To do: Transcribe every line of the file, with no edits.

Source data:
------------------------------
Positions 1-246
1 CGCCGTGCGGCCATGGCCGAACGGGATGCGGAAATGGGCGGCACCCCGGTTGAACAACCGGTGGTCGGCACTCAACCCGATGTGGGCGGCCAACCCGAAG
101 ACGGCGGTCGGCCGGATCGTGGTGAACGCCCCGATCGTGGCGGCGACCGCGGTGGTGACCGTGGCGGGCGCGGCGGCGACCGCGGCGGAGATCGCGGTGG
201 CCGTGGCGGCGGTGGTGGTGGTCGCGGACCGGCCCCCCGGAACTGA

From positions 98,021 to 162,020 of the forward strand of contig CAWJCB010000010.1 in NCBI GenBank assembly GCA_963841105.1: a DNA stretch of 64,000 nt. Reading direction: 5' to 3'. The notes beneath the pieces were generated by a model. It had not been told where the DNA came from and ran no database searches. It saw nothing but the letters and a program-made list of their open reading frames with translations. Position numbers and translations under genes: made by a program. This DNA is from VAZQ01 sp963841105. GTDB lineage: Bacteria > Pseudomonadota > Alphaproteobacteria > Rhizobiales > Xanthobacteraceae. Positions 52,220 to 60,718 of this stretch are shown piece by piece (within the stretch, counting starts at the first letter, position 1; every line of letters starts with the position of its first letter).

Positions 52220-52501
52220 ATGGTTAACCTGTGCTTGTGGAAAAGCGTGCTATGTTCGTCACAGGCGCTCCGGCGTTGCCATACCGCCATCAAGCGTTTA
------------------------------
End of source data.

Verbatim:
Positions 1-246
1 CGCCGTGCGGCCATGGCCGAACGGGATGCGGAAATGGGCGGCACCCCGGTTGAACAACCGGTGGTCGGCACTCAACCCGATGTGGGCGGCCAACCCGAAG
101 ACGGCGGTCGGCCGGATCGTGGTGAACGCCCCGATCGTGGCGGCGACCGCGGTGGTGACCGTGGCGGGCGCGGCGGCGACCGCGGCGGAGATCGCGGTGG
201 CCGTGGCGGCGGTGGTGGTGGTCGCGGACCGGCCCCCCGGAACTGA

From positions 98,021 to 162,020 of the forward strand of contig CAWJCB010000010.1 in NCBI GenBank assembly GCA_963841105.1: a DNA stretch of 64,000 nt. Reading direction: 5' to 3'. The notes beneath the pieces were generated by a model. It had not been told where the DNA came from and ran no database searches. It saw nothing but the letters and a program-made list of their open reading frames with translations. Position numbers and translations under genes: made by a program. This DNA is from VAZQ01 sp963841105. GTDB lineage: Bacteria > Pseudomonadota > Alphaproteobacteria > Rhizobiales > Xanthobacteraceae. Positions 52,220 to 60,718 of this stretch are shown piece by piece (within the stretch, counting starts at the first letter, position 1; every line of letters starts with the position of its first letter).

Positions 52220-52501
52220 ATGGTTAACCTGTGCTTGTGGAAAAGCGTGCTATGTTCGTCACAGGCGCTCCGGCGTTGCCATACCGCCATCAAGCGTTTA